ESPE Abstracts (2016) 86 RFC11.3

Germline and Somatic DICER1 Mutations in Familial Papillary Thyroid Carcinoma and Multinodular Goiter

César Lumbrerasa, María Jesús Chuecab, Laura Arribasa, Rajdee de Randamiea, Ángel Alonsoc, Pilar Fernándezd, Sara Berradeb, Emma Andae, Rita María Regojof, Marta Mendiolag & José Carlos Morenoa


aThyroid Molecular Laboratory, Institute for Medical and Molecular Genetics (INGEMM), La Paz University Hospital, Autonomous University of Madrid, Madrid, Spain; bPediatric Endocrinology Service, Navarra Hospital Center, Pamplona, Spain; cGenetics Service, Navarra Hospital Center, Pamplona, Spain; dAnatomic Pathology Service, Navarra Hospital Center, Pamplona, Spain; eEndocrinology and Nutrition Service, Navarra Hospital Center, Pamplona, Spain; fAnatomic Pathology Service, La Paz University Hospital, Madrid, Spain; gMolecular Pathology of Cancer and Translational Oncology Laboratory, La Paz University Hospital Research Institute (IdiPAZ), Madrid, Spain


Background: The inheritable component of familial Papillary Thyroid Cancer (fPTC) was recently attributed to monogenic defects in a reduced number of genes including DICER1. DICER1 codes for a ribonuclease of the RNaseIII family essential for the biogenesis of microRNAs.

Objective and hypotheses: We aimed to identify germline and/or somatic mutations in DICER1 in a familial pedigree with PTC, multinodular goiter (MNG) and other tumours consistent with the DICER1 Syndrome.

Patients and methods: The index patient, an 11-year-old girl, was diagnosed with cystic nephroblastoma (CN) as an infant, MNG at age 8 and follicular variant PTC at age 10 (fvPTC1). Her mother presented MNG at age 9 and fvPTC at age 11 (fvPTC2), and her maternal aunt was thyroidectomized for compressive MNG (MNG1) at age 30. The patient’s father and maternal grandparents were healthy. Germline DICER1 mutations were screened in peripheral blood lymphocyte DNA from 6 members (affected and non-affected) of the kindred. Somatic DICER1 mutations were studied in DNA from all paraffin-embedded tissues available by PCR amplification of mutational “hotspots”, T-A cloning and Sanger sequencing. “Hotspots” for BRAF in fvPTC1/2 and H/K/N-RAS in fvPTC1 were also analyzed.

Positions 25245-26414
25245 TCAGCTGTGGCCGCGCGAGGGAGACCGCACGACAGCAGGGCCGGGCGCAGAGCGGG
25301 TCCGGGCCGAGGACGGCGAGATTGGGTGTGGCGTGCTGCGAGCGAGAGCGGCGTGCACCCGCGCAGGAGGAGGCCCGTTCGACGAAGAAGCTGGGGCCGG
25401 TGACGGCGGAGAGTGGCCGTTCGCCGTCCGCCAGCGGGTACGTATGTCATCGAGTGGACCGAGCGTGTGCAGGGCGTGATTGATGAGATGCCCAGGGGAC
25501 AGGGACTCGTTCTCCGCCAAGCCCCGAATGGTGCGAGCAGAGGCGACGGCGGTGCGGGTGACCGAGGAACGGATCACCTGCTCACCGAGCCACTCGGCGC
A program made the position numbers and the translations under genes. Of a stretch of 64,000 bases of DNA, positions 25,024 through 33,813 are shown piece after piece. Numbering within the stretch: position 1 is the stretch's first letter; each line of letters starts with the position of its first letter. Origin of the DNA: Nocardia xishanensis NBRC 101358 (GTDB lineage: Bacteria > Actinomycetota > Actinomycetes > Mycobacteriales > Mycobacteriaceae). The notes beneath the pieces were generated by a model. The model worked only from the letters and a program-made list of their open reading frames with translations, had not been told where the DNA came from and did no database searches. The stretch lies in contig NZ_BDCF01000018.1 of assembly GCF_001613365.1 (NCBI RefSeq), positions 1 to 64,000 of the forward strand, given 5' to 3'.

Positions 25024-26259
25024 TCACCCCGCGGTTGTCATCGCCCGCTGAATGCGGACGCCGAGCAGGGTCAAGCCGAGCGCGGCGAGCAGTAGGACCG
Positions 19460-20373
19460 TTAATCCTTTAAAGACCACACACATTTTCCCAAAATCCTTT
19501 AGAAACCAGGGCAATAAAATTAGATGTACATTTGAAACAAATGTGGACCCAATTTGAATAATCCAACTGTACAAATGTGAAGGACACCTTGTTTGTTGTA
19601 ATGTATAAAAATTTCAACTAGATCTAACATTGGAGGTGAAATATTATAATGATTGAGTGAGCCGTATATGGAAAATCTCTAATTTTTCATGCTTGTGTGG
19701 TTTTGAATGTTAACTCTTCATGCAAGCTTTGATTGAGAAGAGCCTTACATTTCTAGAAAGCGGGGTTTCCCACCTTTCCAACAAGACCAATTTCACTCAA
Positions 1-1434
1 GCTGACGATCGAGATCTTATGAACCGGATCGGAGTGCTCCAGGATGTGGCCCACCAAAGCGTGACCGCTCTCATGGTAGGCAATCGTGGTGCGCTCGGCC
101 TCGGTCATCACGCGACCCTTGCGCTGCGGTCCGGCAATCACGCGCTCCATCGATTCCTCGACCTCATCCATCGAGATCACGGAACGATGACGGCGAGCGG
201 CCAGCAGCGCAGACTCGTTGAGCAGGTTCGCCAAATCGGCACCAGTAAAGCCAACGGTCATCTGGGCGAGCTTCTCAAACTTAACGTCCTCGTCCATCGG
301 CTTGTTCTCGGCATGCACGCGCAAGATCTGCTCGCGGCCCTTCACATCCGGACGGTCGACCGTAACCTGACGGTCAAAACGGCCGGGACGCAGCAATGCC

Results: The proband, her mother, and maternal aunt and grandfather carry a novel germline heterozygous pathogenic DICER1 2-bp deletion (c.1440_1441delTG), which prematurely truncates the functional RNase IIIa and IIIb domains of the protein (p.Gly481ThrfsTer25). Tissue samples showed three different heterozygous DICER1 missense mutations affecting the RNase IIIb domain: c.5438A>G (p.Glu1813Gly) in fvPTC1, c.5113G>A (p.Glu1705Lys) in fvPTC2 and CN, and c.5432T>A (p.Ile1811Asn) in MNG1. BRAF and RAS mutations were absent in the studied tissues.

Conclusion: A novel monoallelic germline mutation in DICER1 increases the susceptibility to develop MNG and subsequently PTC. Phenotype segregation analyses suggests that additional tissue-specific mutations in the RNase IIIb domain, unreported to date in PTC, are necessary for the efficient neoplastic or hyperplastic transformation of the thyroid tissue.